No more than 120 lived, a death rate of 99.99 percent.

Mr Douglas continues -
During the months of Demjanjuk's service - from late March until mid-September 1943 - most of the Jews killed at Sobibor came from the Netherlands. 
The Dutch numbers during this period are known quite exactly: 29,579 delivered on fifteen trains. 
Of these 29,579, some presumably would have died in transit, though this number would have been quite small, as the Dutch Jews at times arrived on regular passenger trains ....
Mr Douglas also states -
The lifespan for a Jewish arrivee at Sobibor was around three hours.

And Mr Douglas also tells us -
On October 14, 1943, the Jews of Sobibor staged an uprising. 
Three hundred managed to escape the camp, of whom less than fifty survived the war. 
Therefater Sobibor closed as a killing center, and five months later, in March 1944, it was dismantled by order of Himmler and its records destroyed. 
The grounds were plowed up, pine saplings planted, and a farmhouse hastily constructed.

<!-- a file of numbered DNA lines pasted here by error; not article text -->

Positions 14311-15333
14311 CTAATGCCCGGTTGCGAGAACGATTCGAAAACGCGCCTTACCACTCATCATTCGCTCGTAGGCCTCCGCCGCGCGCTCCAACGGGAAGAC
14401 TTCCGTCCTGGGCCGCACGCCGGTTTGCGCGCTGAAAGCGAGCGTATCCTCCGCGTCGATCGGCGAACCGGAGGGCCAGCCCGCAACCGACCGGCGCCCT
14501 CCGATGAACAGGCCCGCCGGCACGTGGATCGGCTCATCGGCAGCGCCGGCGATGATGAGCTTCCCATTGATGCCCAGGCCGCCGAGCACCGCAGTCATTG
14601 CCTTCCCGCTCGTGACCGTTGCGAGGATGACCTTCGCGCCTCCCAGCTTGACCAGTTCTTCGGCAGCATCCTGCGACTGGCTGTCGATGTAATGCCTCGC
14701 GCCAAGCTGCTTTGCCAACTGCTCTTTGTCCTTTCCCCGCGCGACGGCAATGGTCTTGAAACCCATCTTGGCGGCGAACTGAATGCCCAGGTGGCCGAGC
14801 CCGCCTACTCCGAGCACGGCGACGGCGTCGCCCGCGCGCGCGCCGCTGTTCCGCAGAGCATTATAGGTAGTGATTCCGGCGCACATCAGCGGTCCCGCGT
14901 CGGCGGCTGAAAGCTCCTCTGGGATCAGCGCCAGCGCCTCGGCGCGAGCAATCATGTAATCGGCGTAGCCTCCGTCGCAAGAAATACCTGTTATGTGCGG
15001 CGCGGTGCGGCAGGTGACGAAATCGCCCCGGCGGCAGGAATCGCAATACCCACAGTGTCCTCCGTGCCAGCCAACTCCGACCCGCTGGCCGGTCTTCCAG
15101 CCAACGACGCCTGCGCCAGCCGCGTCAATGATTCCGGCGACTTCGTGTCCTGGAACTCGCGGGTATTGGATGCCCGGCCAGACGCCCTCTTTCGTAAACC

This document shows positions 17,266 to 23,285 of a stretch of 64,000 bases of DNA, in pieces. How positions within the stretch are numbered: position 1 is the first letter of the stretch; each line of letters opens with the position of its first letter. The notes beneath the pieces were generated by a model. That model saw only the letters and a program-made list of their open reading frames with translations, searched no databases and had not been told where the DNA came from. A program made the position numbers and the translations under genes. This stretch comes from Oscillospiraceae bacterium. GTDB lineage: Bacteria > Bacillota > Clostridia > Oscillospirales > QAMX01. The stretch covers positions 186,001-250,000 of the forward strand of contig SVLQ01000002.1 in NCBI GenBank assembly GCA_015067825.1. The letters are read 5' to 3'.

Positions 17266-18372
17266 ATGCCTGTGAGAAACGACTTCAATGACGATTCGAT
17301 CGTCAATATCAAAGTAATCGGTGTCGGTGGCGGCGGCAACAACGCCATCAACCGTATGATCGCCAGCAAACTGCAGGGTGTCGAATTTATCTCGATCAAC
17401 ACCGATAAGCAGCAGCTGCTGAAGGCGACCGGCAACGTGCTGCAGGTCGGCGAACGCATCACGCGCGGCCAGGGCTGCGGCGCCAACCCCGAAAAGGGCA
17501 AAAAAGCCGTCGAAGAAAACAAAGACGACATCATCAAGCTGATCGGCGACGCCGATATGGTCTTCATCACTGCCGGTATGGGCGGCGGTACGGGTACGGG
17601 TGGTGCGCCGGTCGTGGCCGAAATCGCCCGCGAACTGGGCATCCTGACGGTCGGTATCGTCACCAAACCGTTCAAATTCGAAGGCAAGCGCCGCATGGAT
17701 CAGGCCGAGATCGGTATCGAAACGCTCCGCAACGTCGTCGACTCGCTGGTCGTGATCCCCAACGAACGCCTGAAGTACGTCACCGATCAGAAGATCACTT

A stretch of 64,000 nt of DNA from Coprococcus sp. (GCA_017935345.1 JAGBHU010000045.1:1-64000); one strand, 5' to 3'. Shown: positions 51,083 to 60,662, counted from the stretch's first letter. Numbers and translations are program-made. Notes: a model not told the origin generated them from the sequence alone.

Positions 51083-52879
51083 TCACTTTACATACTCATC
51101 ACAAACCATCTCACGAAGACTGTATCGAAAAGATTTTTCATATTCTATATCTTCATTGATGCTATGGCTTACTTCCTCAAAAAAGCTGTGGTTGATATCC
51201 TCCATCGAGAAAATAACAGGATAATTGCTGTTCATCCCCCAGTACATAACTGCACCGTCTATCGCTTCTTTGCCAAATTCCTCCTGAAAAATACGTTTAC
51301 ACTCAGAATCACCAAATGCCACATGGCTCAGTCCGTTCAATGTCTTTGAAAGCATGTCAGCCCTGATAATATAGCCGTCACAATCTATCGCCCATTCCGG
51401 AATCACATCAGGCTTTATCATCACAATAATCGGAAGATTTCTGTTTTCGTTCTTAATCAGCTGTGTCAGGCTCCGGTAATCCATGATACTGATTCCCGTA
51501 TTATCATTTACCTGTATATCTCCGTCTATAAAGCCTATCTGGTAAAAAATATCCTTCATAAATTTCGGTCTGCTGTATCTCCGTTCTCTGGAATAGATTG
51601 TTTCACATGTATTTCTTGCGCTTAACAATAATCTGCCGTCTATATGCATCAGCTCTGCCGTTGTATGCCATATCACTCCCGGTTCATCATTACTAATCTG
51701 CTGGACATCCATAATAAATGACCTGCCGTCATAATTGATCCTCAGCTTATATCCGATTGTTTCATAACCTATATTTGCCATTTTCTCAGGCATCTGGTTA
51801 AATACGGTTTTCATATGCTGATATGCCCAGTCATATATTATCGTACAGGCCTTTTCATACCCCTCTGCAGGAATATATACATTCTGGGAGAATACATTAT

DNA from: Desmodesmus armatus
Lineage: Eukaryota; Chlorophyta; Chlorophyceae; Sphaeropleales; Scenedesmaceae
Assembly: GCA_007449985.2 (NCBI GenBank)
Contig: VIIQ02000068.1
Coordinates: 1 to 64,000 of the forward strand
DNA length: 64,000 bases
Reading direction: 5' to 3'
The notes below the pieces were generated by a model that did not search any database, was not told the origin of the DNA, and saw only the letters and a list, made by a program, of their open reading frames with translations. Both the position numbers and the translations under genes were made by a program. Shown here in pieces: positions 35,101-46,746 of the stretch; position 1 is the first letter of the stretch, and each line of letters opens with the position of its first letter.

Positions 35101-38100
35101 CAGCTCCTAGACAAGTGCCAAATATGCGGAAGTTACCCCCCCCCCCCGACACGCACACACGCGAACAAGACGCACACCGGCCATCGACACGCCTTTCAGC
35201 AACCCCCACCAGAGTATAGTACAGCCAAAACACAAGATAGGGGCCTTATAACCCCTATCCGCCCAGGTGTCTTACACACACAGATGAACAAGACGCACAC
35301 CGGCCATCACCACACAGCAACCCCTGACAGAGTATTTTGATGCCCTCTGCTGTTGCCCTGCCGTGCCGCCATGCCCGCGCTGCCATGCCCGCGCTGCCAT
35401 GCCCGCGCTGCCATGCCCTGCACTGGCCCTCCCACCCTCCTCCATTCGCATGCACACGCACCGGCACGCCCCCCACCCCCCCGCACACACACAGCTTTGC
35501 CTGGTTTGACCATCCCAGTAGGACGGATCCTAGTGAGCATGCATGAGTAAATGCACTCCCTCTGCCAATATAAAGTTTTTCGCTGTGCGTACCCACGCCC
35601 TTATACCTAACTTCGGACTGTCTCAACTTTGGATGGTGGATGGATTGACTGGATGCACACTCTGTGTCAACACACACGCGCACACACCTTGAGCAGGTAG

By the time the Soviets overran the area in July 1944, virtually no traces of the killing center remained.

Thomas "Toivi" Blatt testified in January 2010 at John Denjanjuj's Munich trial -
"The Dutch Jews were all gullible. They had been told that they were being given a shower for sanitary reasons and had to have their hair cut. One Dutch woman even asked me not to cut her hair too short; she still believed she was not going to die," he recounted. 
"But the Polish Jews knew exactly what faced them. One Polish woman asked me why I was helping the SS. 'How can you do this?' she asked. I told her I was trying to survive."
This pendant, said to have belonged to Karoline Cohn, was found by archaeologists
at the site of Sobibor, the Nazi extermination camp, in eastern Poland.
Credit Yoram Haimi/Israel Antiquities Authority, via Associated Press